Why Do Some Kids Need Extra Learning Activities?

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So many kids these days are getting therapies, extra learning activities, extra lessons and additional intervention. Often parents ask why this is the case - and is it really necessary?

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Factors Influencing Kids' Development

These are some factors that may be influencing the boom in these intervention strategies to aid kids' development...

  • Many children nowadays are growing up in a world which has not allowed them to climb trees, get messy and explore their environment in the ways which developed the skills of yesteryear's children.

  • Sometimes gifted children pursue their areas of strength at the expense of their other skills, and these other skills need to be brought up to par in order to ensure a more balanced individual.

  • A boom in cross-cultural adoptions has seen many parents seek activities to stimulate children who may not have received adequate stimulation in their early years.

  • Some children have also experienced birth trauma, which may have affected their acquisition of skills.

  • Others, through no fault of their own, may not have had the opportunity to acquire skills through a lack of resources.

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Which Learning Activities Will Help My Child?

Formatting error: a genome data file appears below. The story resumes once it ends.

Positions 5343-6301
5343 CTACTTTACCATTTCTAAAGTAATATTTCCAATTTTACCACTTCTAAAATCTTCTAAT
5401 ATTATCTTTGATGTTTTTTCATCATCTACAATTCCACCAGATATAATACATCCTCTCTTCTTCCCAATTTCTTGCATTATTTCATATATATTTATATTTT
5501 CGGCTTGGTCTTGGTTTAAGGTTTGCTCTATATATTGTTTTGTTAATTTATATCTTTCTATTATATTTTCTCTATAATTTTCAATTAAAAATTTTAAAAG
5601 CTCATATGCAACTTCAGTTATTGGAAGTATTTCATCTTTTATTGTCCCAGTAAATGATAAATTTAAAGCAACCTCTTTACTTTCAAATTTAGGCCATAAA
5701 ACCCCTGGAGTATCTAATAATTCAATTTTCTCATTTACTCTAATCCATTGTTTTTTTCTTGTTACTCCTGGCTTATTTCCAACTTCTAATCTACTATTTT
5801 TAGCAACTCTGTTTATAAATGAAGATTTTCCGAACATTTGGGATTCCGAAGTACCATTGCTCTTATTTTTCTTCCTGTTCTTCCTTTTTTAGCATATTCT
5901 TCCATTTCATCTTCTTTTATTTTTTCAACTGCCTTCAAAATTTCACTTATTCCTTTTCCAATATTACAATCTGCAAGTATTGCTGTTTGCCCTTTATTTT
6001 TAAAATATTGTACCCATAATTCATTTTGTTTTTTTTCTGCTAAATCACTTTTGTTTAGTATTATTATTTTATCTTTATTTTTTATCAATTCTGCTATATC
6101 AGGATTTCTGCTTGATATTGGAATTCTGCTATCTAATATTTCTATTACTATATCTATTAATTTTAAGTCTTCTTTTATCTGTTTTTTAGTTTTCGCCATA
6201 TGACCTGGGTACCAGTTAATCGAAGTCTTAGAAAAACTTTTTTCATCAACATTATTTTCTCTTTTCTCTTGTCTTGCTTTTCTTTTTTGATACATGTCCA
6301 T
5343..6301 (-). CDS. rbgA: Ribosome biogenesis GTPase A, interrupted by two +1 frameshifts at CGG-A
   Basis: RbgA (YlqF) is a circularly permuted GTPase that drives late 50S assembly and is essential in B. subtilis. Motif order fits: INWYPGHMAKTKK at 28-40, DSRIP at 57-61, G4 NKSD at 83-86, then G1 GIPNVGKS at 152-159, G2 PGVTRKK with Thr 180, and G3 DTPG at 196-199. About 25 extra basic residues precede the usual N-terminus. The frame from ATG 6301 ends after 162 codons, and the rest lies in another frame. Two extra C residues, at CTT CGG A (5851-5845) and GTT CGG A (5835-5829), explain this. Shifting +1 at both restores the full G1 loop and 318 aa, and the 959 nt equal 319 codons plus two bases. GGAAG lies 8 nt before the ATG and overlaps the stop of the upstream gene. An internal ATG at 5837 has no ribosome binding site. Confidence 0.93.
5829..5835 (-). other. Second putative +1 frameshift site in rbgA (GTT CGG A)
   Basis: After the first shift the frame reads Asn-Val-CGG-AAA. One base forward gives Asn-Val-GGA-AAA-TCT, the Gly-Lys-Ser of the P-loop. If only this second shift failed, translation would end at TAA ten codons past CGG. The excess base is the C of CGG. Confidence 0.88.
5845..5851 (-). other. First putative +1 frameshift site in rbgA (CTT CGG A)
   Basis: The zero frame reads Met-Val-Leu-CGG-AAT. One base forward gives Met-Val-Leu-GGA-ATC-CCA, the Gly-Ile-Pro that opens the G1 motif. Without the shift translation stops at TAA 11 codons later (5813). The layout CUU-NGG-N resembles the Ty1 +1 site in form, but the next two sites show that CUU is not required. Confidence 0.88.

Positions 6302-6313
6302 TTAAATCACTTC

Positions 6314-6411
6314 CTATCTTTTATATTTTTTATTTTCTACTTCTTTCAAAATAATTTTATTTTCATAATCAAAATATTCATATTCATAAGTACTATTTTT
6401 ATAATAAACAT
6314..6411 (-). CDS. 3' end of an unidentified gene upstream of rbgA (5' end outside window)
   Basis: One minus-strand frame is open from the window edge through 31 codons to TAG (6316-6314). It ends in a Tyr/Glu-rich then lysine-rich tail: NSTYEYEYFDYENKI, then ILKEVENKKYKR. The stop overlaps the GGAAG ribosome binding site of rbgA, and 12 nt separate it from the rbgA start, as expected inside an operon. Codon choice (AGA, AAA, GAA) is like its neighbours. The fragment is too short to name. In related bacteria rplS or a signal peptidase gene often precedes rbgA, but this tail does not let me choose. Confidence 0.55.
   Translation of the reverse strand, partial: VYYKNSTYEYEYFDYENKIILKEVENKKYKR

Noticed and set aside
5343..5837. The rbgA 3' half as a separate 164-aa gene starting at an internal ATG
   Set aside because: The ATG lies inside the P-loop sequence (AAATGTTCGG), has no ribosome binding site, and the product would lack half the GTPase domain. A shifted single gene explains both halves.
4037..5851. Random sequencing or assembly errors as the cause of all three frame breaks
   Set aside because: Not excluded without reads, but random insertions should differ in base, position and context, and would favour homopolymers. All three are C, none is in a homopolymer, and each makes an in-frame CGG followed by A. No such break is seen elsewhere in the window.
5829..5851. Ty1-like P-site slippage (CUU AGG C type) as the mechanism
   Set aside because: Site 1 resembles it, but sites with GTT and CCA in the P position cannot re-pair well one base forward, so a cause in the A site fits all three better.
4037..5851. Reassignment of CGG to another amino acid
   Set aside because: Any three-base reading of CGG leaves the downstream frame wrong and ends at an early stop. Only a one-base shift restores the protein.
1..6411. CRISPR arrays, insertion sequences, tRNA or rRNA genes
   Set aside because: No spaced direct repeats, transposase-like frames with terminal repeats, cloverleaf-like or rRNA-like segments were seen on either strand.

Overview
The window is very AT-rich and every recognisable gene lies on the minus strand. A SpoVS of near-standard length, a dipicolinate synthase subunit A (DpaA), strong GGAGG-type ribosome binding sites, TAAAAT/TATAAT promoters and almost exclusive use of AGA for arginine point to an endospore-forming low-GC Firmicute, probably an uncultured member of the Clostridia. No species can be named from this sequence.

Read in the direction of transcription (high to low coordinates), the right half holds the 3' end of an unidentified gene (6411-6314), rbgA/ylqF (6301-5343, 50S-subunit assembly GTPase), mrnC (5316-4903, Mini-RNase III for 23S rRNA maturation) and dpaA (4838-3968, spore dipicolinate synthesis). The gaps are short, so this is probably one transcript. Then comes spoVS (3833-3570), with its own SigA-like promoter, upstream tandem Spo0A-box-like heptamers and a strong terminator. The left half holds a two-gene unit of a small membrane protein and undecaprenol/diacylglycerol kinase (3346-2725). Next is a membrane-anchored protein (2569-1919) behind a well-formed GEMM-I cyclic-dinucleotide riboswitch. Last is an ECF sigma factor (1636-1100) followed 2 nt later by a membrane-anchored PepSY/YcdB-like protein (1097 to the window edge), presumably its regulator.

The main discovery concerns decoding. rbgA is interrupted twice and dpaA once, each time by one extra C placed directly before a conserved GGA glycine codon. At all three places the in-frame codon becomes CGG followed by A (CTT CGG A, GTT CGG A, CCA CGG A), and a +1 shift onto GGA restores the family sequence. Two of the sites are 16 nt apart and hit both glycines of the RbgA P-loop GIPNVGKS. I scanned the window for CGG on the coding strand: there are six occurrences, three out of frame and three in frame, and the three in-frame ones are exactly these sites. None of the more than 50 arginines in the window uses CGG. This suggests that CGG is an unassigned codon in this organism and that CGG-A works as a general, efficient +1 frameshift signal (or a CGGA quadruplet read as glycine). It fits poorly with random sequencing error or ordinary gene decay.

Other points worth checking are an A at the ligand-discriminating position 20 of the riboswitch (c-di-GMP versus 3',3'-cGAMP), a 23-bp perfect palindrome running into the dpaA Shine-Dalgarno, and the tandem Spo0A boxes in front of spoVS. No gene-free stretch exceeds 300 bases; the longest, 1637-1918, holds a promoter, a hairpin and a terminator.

Use the navigation bar on the side of my site to find different categories of learning activities that may help your child.

The type of activity to focus on will depend on skills that you think your child still needs to learn, or skills that your child's teacher has asked you to focus on.

This page is a good place to start if you want an overview of the activities that can build the skills needed for reading and writing.

All of these fun activities have a specific focus. By understanding how each activity builds the necessary skills, you will know that you are really helping your child develop the necessary skills.

Most of the resources that you will need are already lying around your house, or easily obtainable at a supermarket.

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What If My Child Is Struggling?

If your child is struggling with any skills, please seek advice from an occupational therapist or other professional. You can ask your child's teacher or your health professional for some referrals.

An occupational therapist will be able to assess your child and see exactly where the problem is coming from.

For example, if your child's handwriting is poor, the occupational therapist will try and identify which factors are affecting your child's handwriting and then plan therapy activities and home programs accordingly.

To give you an idea of how different factors can affect a child's skills, take a look at my article on factors affecting handwriting.

An occupational therapist will also plan activities that are just right for your child and will advise you on what activities you can do at home.

Read more about the difference between doing learning activities from my site and having occupational therapy intervention.

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